Friday, April 30, 2010

My Dad, My Jheri Curl, and The Hair Wars

For weeks, my mother was in the hospital with a serious back injury, and so it was on my Dad to fix dinner, do laundry, and check homework between all of his “Dad-type” responsibilities. Daddy did all of the mom stuff reasonably well, considering. He leaned a little bit too hard on his go-to dish of smothered liver and mashed potatoes — but my brother and I, we weren’t hungry. And he ruined a few loads of laundry by adding a red shirt or two in the whites — but my brother and I, we weren’t naked, so that was a good thing, too.

Still, when it came to styling his 12-year-old daughter’s hair, my Daddy was useless. See, my mother and I had a standing Saturday night appointment with a tub of hair grease and a hot comb, both of which she used to make my naturally kinky, curly hair straight, and weekdays, it was her duty to make sure I didn’t look like Wild Thang climbing onto the school bus. Daddy? He didn’t know nothin’ ‘bout natural black girl hair, except that it should look anything but kinky and curly. And so only a few days into his Mr. Mom routine, his reasonably cute tween was beginning to look embarrassingly unkempt.

For my sake and his sanity, he did what any self-respecting Dad with little money and even less hairstyling skills would do: He slapped a jheri curl in my hair. One of those generic, style-at-home hair texturizer kits with the “easy-to-follow” directions that promised to transform my kinky hair into loose, wet, low-maintenance, glamorous curls.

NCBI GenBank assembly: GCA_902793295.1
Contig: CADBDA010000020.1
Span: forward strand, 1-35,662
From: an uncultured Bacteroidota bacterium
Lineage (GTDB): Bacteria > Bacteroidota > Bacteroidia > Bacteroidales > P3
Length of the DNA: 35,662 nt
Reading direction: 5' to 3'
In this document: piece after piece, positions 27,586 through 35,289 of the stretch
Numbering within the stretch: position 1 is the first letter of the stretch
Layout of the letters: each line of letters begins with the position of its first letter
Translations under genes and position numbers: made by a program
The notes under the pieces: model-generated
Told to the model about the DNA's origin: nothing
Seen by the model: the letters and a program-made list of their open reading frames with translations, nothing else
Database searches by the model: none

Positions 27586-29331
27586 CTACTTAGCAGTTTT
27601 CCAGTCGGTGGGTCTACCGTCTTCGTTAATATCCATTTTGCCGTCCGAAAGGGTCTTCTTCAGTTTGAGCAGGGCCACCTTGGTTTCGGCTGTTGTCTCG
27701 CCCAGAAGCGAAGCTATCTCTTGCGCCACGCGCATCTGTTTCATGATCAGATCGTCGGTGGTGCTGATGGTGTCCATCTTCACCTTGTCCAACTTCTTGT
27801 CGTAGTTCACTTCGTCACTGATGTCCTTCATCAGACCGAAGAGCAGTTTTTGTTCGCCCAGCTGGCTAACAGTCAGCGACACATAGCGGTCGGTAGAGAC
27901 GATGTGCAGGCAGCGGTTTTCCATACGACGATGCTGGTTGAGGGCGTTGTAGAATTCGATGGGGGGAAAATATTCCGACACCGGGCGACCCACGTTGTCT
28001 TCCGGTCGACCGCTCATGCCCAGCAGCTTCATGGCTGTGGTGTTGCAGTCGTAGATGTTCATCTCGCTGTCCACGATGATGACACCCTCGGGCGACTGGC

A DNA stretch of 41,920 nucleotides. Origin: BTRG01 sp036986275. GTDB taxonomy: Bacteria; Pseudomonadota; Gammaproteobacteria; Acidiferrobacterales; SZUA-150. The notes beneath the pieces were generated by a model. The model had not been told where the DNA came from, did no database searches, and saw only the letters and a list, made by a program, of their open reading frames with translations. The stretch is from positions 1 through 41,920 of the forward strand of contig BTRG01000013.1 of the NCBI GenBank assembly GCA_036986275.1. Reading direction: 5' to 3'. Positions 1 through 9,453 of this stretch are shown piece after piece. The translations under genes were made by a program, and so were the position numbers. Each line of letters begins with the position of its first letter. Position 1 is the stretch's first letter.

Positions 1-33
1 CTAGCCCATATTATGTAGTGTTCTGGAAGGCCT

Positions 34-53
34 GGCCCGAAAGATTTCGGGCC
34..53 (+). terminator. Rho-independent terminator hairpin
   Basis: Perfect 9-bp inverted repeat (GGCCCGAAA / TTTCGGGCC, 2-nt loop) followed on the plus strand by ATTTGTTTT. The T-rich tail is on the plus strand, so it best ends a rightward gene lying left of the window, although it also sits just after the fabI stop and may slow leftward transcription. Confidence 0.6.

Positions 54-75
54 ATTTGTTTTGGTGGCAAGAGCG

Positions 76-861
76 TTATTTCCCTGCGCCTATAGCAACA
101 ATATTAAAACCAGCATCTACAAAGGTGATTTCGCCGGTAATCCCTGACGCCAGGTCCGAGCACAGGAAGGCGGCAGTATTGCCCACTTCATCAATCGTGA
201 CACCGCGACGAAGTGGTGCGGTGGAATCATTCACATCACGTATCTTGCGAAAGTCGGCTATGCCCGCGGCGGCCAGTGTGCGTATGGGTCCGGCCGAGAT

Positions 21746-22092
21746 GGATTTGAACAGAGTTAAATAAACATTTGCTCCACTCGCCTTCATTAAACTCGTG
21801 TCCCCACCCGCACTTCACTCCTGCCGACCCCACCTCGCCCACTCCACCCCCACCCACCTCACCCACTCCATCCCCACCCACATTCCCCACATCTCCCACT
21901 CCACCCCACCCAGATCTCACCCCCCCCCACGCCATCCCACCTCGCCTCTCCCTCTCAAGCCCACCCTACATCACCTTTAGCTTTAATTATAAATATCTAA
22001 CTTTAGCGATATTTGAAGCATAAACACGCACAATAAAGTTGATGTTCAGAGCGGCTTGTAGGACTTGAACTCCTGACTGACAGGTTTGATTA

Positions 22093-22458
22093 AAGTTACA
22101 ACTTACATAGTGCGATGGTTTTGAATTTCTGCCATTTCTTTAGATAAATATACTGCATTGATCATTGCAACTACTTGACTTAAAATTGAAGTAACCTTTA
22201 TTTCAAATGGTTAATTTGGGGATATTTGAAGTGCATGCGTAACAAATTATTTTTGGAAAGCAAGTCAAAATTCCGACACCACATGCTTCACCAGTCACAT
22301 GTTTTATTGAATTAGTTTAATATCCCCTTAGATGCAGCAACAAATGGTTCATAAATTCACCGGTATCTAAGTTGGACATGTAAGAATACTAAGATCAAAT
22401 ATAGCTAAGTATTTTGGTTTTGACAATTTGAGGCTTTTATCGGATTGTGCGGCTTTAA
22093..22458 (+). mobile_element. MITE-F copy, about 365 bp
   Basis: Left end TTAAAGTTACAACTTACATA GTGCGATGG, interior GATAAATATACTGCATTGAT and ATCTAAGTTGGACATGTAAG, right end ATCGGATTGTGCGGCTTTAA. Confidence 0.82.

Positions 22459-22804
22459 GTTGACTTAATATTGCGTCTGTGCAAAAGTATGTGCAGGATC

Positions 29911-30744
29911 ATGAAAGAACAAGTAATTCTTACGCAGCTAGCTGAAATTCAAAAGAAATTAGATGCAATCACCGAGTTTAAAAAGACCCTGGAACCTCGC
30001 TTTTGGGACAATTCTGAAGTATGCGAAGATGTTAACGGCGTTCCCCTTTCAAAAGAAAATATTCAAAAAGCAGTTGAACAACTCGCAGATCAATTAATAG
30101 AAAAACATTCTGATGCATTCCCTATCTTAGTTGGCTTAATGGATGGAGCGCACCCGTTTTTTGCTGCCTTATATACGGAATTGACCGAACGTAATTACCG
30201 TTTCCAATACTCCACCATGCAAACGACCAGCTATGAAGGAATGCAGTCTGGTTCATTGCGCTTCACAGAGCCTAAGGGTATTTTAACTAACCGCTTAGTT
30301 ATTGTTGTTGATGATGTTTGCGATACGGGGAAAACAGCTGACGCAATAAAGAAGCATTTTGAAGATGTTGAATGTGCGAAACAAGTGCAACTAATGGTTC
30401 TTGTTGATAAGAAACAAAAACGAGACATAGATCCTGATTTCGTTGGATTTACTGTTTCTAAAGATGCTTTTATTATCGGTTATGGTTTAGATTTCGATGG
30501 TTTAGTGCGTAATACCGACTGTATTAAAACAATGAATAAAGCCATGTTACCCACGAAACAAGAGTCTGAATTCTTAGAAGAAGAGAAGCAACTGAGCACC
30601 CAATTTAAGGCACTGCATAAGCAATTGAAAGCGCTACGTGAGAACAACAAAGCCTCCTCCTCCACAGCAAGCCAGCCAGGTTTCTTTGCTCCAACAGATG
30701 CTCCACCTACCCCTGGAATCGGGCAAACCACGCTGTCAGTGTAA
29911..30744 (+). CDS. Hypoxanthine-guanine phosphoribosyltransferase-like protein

Indeed, I like to refer to this dark and scary time in my life as the beginning of Hair Wars, when I spent many a morning dreading going to school with what looked like a fuzzy, greasy afro, and many more evenings begging my Dad to just let me cut my hair and start anew. But Daddy wasn’t having it. A southern gentleman to the core, he believed that hair is sacred — especially if it brushes the shoulders and blows in the wind. He would never let any child of his cut her “crown and glory”’— even if it had turned into a stringy, drippy, afro mess...

To read more about my jheri curl hair wars with my dad, CLICK HERE to read the rest of my post, exclusively at

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  1. I saw part of that Chris Rock documentary - Good Hair. I was fascinated. I had no idea how much work it takes for black people to deal with their hair! Makes me grateful for my wash 'n wear white girl hair!

  2. ..Some people make it alot of work, but it really doesn't have to be. The key to making it easy is to work with the natural hair texture, and not against it to make it look like something it is not. There is nothing wrong with the appearance of highly textured hair that is properly maintained. Many black people still do not know that, so they make it hard for themselves.


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